# KTH dary/hilbert آ THE HILBERT STACK JACK HALL AND DAVID RYDH ABSTRACT. Let

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THE HILBERT STACK

JACK HALL AND DAVID RYDH

ABSTRACT. Let π : X → S be a morphism of algebraic stacks that is locally of fi- nite presentation with affine stabilizers. We prove that there is an algebraic S-stack—the Hilbert stack—parameterizing proper algebraic stacks mapping quasi-finitely to X . This was previously unknown, even for a morphism of schemes.

INTRODUCTION

Let π : X → S be a morphism of algebraic stacks. Define the Hilbert stack, HSX/S , to be the S-stack that sends an S-scheme T to the groupoid of quasi-finite and representable morphisms (Z s−→ X ×S T ), such that the composition Z

s−→ X ×S T πT−−→ T is proper,

flat, and of finite presentation. Let HSmonoX/S ⊂ HSX/S be the S-substack whose objects are those (Z

s−→ X ×S T ) such that s is a monomorphism. The main results of this paper are as follows.

Theorem 1. Let π : X → S be a non-separated morphism of noetherian algebraic stacks. Then HSmonoX/S is never an algebraic stack.

Theorem 2. Let π : X → S be a morphism of algebraic stacks that is locally of finite presentation, with quasi-compact and separated diagonal, and affine stabilizers. Then HSX/S is an algebraic stack, locally of finite presentation over S, with quasi-affine diago- nal over S.

Theorem 3. Let X → S be a morphism of algebraic stacks that is locally of finite presen- tation, with quasi-finite and separated diagonal. Let Z → S be a morphism of algebraic stacks that is proper, flat, and of finite presentation with finite diagonal. Then the S-stack T 7→ HOMT (Z ×S T,X ×S T ) is algebraic, locally of finite presentation over S, with quasi-affine diagonal over S.

Let f : Y → Z and p : Z → W be morphisms of stacks. Define the fibered category p∗Y , the restriction of scalars of Y along p, by (p∗Y )(T ) = Y (T ×W Z).

Theorem 4. Let f : Y → Z and p : Z → W be morphisms of algebraic stacks. Assume that p is proper, flat, and of finite presentation with finite diagonal and that f is locally of finite presentation with quasi-finite and separated diagonal. Then the restriction of scalars p∗Y is an algebraic stack, locally of finite presentation overW , with quasi-affine diagonal over W .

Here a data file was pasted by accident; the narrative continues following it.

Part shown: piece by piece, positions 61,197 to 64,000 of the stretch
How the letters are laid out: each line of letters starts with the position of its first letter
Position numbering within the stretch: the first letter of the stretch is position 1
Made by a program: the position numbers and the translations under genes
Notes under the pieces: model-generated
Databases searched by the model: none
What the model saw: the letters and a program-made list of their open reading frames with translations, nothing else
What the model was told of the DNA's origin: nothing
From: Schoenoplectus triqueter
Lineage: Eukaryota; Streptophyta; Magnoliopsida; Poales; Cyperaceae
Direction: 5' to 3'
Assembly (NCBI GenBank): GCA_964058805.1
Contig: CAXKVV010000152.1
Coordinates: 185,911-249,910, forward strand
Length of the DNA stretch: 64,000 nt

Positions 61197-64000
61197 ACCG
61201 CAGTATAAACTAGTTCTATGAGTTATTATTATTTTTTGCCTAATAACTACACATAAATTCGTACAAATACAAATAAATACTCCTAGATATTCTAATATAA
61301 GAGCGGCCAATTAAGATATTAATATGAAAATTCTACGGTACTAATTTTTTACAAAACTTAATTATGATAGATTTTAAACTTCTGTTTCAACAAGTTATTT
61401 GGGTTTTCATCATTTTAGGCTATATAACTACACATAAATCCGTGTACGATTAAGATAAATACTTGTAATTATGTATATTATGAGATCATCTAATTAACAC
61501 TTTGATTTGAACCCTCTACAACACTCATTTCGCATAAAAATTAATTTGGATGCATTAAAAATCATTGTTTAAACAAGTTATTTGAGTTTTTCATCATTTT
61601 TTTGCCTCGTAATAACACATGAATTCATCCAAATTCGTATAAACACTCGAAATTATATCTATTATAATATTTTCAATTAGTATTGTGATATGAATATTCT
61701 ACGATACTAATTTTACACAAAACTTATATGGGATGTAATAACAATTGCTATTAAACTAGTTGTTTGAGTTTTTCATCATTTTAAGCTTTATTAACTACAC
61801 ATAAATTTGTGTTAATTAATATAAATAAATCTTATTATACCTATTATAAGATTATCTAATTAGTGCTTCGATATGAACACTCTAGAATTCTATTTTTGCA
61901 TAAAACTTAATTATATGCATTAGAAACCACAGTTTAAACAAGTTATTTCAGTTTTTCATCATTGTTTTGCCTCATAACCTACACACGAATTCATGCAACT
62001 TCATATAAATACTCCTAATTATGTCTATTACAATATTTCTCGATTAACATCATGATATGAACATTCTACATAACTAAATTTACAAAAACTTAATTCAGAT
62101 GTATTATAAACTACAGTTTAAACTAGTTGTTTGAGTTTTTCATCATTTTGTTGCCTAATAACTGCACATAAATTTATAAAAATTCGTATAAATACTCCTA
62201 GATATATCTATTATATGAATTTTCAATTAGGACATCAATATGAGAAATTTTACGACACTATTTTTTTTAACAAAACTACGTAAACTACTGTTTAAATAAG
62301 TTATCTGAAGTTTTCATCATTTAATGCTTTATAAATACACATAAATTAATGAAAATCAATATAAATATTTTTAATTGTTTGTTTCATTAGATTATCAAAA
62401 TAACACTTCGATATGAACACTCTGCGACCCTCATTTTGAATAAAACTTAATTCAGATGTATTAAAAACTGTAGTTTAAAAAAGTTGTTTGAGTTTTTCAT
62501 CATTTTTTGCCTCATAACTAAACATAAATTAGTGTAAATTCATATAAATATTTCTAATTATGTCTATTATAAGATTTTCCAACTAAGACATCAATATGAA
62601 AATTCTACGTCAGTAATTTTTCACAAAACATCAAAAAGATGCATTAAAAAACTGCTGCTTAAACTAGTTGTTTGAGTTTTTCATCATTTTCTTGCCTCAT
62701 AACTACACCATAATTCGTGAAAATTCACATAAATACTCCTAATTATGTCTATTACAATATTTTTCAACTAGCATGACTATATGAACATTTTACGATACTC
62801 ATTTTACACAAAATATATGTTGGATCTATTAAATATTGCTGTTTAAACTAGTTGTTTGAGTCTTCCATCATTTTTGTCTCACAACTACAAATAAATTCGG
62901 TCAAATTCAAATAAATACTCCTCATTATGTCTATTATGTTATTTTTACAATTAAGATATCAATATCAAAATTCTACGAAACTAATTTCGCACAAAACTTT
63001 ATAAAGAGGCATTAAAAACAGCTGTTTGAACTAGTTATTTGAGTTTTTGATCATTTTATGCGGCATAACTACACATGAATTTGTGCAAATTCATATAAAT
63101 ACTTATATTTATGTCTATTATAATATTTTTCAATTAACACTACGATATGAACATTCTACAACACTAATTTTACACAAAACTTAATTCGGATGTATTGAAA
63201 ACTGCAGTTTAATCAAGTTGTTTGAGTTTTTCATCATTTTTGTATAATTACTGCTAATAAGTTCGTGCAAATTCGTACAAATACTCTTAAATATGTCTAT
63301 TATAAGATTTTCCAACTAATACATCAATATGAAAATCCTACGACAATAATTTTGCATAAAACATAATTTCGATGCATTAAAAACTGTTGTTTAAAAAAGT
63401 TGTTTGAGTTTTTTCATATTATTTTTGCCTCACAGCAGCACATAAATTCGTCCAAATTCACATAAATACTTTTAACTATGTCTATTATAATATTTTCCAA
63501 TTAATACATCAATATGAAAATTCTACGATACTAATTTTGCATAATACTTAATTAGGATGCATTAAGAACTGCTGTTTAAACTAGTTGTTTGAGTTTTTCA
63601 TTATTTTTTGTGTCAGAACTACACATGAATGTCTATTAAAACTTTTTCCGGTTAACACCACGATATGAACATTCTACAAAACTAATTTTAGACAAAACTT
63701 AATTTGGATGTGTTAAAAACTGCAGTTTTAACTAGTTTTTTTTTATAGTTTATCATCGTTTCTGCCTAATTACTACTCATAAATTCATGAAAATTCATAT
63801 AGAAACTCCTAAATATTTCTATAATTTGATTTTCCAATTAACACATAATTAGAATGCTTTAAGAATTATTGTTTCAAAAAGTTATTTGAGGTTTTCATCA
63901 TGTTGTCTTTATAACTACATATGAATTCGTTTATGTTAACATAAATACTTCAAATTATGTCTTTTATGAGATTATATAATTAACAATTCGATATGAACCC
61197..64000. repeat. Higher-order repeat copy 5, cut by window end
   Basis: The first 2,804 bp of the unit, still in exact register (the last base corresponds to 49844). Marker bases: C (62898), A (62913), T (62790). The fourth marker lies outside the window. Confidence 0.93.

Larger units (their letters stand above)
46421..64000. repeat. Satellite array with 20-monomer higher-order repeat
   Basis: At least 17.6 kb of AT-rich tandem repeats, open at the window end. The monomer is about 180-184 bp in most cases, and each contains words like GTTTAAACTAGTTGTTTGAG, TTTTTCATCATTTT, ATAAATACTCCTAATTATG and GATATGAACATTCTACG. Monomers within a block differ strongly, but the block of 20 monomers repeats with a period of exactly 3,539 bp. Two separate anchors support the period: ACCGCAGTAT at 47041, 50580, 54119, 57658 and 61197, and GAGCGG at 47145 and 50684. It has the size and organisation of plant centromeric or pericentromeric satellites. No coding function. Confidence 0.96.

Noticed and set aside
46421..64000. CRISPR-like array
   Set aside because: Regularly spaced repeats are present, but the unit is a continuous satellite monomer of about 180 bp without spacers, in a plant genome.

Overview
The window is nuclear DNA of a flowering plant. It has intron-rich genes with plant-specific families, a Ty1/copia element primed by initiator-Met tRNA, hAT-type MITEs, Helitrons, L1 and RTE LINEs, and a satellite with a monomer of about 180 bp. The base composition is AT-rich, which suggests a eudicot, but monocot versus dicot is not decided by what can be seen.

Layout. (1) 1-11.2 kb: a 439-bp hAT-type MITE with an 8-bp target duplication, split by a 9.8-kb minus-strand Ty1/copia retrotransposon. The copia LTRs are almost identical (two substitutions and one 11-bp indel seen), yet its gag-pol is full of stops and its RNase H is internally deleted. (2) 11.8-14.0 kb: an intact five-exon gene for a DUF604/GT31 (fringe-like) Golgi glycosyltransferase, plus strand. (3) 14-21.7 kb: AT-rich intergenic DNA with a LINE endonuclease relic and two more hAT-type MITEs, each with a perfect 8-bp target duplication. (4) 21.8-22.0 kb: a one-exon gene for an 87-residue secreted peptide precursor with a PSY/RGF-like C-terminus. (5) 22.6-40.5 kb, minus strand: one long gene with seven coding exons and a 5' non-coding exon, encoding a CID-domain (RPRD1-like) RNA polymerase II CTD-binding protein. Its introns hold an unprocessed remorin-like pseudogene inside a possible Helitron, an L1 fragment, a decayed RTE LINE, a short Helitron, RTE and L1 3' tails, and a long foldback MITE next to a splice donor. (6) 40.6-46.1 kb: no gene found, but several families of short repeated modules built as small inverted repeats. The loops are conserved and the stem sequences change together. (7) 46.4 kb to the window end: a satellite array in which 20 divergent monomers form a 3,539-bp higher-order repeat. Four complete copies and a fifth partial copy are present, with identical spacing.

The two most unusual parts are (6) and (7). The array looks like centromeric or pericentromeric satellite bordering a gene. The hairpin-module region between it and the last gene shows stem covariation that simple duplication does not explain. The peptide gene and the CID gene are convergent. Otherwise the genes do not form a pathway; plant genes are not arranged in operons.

Theorem 1 is similar to the main conclusion of [LS08], and is included for complete- ness. In the case that the morphism π : X → S is separated, the Hilbert stack, HSX/S , is equivalent to the stack of properly supported algebras on X , which was shown to be algebraic in [Lie06]. Thus the new content of this paper is in the removal of separatedness assumptions from similar theorems in the existing literature. The statement of Theorem 2

Date: 2013-05-28. 2010 Mathematics Subject Classification. Primary 14C05; Secondary 14A20, 14D15, 14D23. Key words and phrases. Hilbert stack, non-separated, pushouts, Generalized Stein factorizations. We would like to sincerely thank Brian Conrad, Jacob Lurie, Martin Olsson, Jason Starr, and Ravi Vakil

for their comments and suggestions. We would also like to express our gratitude to the referee for their careful reading and excellent suggestions.

1

2 J. HALL AND D. RYDH

for algebraic spaces appeared in [Art74, Appendix 1], but was left unproved due to a lack of foundational results. It is important to note that Theorems 2, 3, and 4 are completely new, even for schemes and algebraic spaces.

We wish to point out that if X is an algebraic S-stack with affine stabilizer groups, and X0 ⊂ X denotes the open locus where the inertia stack IX/S is quasi-finite, then there is an isomorphism of S-stacks HSX0/S → HSX/S . In particular, Theorem 2 is really about algebraic stacks with quasi-finite diagonals.

Theorems 3 and 4 generalize [Ols06, Thm. 1.1 & 1.5] and [Aok06a, Aok06b] to the non-separated setting, and follow easily from Theorem 2. In the case where π is not flat, as was remarked in [Hal12b], Artin’s Criterion is difficult to apply. Thus, to prove Theorem 2 we use the algebraicity criterion [op. cit., Thm. A]. The results of [op. cit., §9] show that it is sufficient to understand how infinitesimal deformations can be extended to global deformations (i.e. the effectivity of formal deformations).

The difficulty in extending infinitesimal deformations of the Hilbert stack lies in the dearth of “formal GAGA” type results—in the spirit of [EGA, III.5]—for non-separated schemes, algebraic spaces, and algebraic stacks. In this paper, we will prove a generaliza- tion of formal GAGA to non-separated morphisms of algebraic stacks. The proof of our version of non-separated formal GAGA requires the development of a number of founda- tional results on non-separated spaces, and forms the bulk of the paper.